Methamphetamine use increasing again, researchers find

January 25, 2012, University of Texas at Austin

(Medical Xpress) -- Use of methamphetamines is on the rise nationally after a decrease a few years ago, according to university researchers.

Use of meth dropped significantly in 2007 and 2008 after laws limiting the availability of pseudoephedrine went into effect made it much harder to obtain key ingredients.

However, indicators of meth use – reported identification of local meth labs, admissions to emergency rooms and treatment centers, arrest records and more – show that use increased in 2009 and 2010.

Jane Maxwell, a senior research scientist in the School of Social Work at The University of Texas at Austin, and Mary Lynn Brecht, a researcher in the Integrated Substance Abuse Programs at the University of California, Los Angeles, reported their findings in the journal Addictive Behaviors in December 2011.

Meth purveyors are getting around restrictions on pseudoephedrine by turning to a manufacturing method that uses different chemicals, according to Maxwell.

The recent increase in use as seen in the indicators is not as high as use mid-decade, but Maxwell said she's worried that the stage is set for a repeat. That concern is reflected in the title of the paper "Methamphetamine: Here We Go Again?"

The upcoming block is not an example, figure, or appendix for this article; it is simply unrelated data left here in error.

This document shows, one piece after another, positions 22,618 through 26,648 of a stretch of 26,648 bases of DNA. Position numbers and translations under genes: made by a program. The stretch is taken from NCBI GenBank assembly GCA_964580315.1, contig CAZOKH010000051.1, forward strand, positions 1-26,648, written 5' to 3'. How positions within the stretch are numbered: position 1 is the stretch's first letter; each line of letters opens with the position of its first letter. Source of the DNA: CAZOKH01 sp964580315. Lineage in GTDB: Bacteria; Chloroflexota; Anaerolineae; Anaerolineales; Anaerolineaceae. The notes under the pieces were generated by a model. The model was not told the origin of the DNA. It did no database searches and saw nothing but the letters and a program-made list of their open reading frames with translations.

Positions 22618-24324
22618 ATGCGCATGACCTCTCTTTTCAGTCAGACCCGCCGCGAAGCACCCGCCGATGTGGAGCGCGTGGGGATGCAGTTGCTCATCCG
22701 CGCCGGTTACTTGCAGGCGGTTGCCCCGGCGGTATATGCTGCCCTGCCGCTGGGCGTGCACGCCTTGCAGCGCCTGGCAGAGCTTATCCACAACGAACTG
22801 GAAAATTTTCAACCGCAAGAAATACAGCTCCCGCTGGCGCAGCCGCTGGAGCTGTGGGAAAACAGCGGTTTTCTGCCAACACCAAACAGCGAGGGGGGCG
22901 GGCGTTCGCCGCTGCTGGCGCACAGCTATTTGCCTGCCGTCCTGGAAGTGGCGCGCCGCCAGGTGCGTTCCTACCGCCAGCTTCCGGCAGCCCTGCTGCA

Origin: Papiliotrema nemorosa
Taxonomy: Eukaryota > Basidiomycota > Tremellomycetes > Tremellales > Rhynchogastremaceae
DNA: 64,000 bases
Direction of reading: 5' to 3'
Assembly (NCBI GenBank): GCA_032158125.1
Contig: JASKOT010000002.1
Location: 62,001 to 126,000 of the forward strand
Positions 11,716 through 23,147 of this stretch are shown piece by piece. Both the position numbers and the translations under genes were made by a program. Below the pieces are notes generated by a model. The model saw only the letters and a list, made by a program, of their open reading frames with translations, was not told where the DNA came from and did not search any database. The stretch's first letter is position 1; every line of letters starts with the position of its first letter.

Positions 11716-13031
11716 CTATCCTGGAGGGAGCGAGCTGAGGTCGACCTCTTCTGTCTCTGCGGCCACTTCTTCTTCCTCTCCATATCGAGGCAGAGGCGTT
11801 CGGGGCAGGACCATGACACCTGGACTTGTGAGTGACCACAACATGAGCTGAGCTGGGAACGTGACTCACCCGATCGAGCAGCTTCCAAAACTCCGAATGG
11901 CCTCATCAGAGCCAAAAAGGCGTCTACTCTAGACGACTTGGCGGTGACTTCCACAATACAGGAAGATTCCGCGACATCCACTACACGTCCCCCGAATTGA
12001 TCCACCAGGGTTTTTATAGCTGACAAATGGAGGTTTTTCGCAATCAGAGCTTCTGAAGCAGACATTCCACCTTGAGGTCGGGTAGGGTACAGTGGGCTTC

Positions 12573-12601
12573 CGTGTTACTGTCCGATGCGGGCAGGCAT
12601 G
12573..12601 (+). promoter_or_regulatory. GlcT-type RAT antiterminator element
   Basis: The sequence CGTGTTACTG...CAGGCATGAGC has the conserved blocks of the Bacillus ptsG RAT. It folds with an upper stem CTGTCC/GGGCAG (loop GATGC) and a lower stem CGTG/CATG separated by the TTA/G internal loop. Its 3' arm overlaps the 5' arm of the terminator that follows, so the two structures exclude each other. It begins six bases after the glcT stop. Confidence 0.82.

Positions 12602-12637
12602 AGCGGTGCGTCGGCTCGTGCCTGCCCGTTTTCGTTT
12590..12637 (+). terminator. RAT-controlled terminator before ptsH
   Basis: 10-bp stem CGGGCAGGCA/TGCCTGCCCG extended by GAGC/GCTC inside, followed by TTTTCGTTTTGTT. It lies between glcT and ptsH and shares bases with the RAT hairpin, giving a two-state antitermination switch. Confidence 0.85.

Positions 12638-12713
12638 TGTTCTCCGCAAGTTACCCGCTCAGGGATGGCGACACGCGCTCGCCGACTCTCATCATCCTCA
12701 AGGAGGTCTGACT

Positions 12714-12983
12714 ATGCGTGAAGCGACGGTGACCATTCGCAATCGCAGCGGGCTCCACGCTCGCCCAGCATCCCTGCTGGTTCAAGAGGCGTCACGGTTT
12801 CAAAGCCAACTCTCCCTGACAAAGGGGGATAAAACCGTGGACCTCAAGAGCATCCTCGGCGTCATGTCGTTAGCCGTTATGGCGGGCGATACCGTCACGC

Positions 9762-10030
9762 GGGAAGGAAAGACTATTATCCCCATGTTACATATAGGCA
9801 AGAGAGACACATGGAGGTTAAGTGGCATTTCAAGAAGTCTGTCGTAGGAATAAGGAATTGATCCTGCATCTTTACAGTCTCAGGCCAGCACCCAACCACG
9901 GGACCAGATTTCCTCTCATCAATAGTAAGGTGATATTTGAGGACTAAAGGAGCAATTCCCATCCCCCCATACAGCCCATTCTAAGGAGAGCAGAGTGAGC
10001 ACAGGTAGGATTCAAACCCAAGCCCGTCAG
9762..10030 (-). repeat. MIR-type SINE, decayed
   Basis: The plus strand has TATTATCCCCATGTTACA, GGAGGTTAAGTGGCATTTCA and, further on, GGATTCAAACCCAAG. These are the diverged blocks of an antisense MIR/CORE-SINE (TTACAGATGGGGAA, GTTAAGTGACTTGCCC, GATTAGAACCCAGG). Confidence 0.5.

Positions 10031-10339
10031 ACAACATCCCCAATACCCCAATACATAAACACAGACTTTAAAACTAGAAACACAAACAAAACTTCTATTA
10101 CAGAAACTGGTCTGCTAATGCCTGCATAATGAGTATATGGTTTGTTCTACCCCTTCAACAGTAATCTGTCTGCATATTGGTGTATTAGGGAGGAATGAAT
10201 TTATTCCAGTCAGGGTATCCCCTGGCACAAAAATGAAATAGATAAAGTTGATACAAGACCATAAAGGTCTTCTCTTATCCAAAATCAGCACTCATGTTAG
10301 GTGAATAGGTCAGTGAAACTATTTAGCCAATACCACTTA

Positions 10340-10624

For example, there were more than 18,000 meth lab accidents in 2003, according to the National Clandestine Laboratory Database and National Laboratory Information System. Accidents dropped to about 6,000 in 2007 and rose to more than 10,000 in 2010.

Maxwell said she's fearful that policymakers, looking at the mid-decade decrease, will curtail funding for people in recovery from meth abuse.

"I'm concerned there's going to be a de-emphasis on treatment for meth users," she said.

She said there is still a need for treatment programs. In another study, Maxwell has found that many meth users are mentally and physically impaired.

"We need to keep focused on methamphetamine as a drug that demands and needs serious treatment," she said.

It's not surprising that meth use is rebounding, Maxwell said. That's the pattern during the decades that meth has been used.

"It really is a cyclical pattern of use is up, we put in barriers to producing it or to prevent it from being obtained and that takes it down for a little while," she said. "But then it goes back up again."

The recent down cycle occurred after sale of ephedrine and were severely restricted.

The up cycle began as makers of the drug in Mexico reverted to another method called P2P for the principal chemicals involved.

The P2P process is harder and more time consuming, but manufacturers have sharpened their skills.

"It's a much more difficult process to produce meth using it, but these guys appear to be very good chemists, and the potency and purity is continuing to go up," she said.

Purity has increased to 90 percent even as the price per gram has dropped to about $89, according to a federal Drug Enforcement Agency database and reported in the study.

Maxwell and Brecht conclude that meth has joined heroin and cocaine as a drug of chronic abuse in some communities no matter what steps are taken to curtail its supply and use.

Explore further: Meth use fuels higher rates of unsafe sex, HIV risk in young men who have sex with men

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